Q. My baby is going for her two-month well visit in a few weeks. What vaccines will be given and how can I prepare for the upcoming visit?
A. During your baby’s two-month well-child visit, she will likely receive vaccines to prevent diphtheria, tetanus, pertussis, Haemophilus influenzae type b, rotavirus, pneumococcus, polio and hepatitis B. While this seems like a lot of shots, several of these may be offered as combination vaccines and the rotavirus vaccine is given orally.
You’re already getting prepared by finding out what to expect and learning about the vaccines and diseases they prevent. If you need additional information, check the “A Look at Each Vaccine" pages on our websites.
You should write down any questions you have for the doctor. If you are comfortable with your decision, your baby will respond to your mood and be more relaxed. You can also help your baby by bringing her favorite toy or blanket to the appointment. Some moms also find that holding or feeding the baby during shots helps the baby be more comfortable.
Q. Why are multiple doses of vaccines necessary?
A. Vaccines can require multiple doses for a number of reasons. First, certain types of vaccines, such as those made with purified proteins or inactivated toxoids, provide more complete protection after a person receives more than one dose. Second, immune responses sometimes weaken, so additional doses may be necessary so that people can respond readily to invading viruses and bacteria.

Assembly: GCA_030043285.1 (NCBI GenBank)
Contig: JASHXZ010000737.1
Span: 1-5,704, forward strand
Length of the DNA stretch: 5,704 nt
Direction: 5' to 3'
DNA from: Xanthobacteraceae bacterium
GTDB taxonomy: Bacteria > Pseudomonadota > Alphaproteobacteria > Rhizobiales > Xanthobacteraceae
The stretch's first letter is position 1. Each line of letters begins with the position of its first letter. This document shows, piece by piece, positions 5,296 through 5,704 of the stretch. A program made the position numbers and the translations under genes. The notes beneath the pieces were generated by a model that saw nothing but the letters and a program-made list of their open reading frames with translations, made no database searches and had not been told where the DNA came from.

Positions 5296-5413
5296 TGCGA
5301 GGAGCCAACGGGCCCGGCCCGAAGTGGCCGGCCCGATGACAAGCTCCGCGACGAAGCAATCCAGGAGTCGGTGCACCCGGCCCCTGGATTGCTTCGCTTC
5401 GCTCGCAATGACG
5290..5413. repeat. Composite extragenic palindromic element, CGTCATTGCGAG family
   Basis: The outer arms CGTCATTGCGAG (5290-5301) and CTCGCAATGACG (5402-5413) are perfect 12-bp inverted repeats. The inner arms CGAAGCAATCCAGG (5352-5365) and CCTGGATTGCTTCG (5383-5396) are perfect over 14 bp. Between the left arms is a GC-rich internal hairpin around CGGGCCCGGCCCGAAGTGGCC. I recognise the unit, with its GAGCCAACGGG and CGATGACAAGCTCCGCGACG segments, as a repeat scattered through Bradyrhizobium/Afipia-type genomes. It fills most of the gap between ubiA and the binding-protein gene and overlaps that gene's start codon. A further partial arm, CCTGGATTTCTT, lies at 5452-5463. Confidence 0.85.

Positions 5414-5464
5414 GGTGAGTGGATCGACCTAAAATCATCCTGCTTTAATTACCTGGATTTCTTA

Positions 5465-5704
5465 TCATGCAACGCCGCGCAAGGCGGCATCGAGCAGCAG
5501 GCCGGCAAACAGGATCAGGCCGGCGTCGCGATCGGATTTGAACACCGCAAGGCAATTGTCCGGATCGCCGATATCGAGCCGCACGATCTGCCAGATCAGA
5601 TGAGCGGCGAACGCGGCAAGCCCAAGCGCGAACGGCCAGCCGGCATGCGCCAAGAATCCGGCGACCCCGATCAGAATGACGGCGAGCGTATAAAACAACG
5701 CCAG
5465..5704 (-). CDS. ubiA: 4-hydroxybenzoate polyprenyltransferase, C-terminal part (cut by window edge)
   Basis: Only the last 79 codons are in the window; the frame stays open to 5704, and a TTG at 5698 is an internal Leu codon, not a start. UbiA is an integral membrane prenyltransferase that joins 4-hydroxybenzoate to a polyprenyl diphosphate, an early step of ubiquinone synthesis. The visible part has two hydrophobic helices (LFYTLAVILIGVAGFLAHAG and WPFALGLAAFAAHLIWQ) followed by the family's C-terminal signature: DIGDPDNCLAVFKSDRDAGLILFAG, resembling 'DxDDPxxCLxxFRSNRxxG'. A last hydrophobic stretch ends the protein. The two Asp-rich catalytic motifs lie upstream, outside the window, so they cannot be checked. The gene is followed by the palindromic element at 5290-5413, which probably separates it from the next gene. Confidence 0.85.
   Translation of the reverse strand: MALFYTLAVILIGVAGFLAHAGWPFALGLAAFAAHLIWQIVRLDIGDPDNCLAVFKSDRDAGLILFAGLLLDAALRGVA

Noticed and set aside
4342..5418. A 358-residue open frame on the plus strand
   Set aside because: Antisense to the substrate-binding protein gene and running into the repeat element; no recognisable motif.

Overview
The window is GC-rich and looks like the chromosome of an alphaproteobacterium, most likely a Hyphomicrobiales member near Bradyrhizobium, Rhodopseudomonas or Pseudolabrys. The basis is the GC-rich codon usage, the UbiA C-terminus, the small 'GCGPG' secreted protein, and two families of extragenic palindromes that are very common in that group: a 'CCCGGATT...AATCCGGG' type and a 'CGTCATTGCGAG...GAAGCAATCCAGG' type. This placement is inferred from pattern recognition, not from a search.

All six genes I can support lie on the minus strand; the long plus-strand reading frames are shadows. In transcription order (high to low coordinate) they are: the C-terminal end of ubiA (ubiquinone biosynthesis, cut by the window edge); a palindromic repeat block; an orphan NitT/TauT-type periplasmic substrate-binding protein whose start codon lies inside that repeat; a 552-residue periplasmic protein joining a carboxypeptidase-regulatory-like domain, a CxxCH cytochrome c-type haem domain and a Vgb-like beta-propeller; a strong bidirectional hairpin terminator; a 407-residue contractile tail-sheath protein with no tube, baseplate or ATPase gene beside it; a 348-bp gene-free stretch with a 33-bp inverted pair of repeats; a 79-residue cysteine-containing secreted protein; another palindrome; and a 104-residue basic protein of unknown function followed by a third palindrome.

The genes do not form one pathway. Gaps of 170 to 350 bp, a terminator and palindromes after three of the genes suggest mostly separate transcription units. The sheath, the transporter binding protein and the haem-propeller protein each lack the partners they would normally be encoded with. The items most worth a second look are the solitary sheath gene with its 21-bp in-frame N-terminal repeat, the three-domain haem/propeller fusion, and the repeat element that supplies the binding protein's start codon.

Q. My friend is not having her children immunized. I am going to be having a baby soon. Is it safe to allow my baby to be around them?
A. Any time your baby is around other people, he or she could be exposed to viruses or bacteria. Because your friend’s children are not immunized, they will be more susceptible to the dangerous childhood illnesses that are commonly kept at bay because of high levels of immunization. Therefore, you may want to limit your baby’s exposure to these children, especially if they are ill.
As your baby is immunized, he or she will be less likely to get the diseases against which she was vaccinated. However, because vaccines don’t always afford complete protection, it will still be important to remain vigilant.
In recognition of “Cervical Cancer Awareness” month, this edition of “Ask the VEC” features the question and answer page from our Prevent HPV campaign.
Go to www.prevent-HPV.com to ask a question or see what others are asking about HPV and the vaccine.
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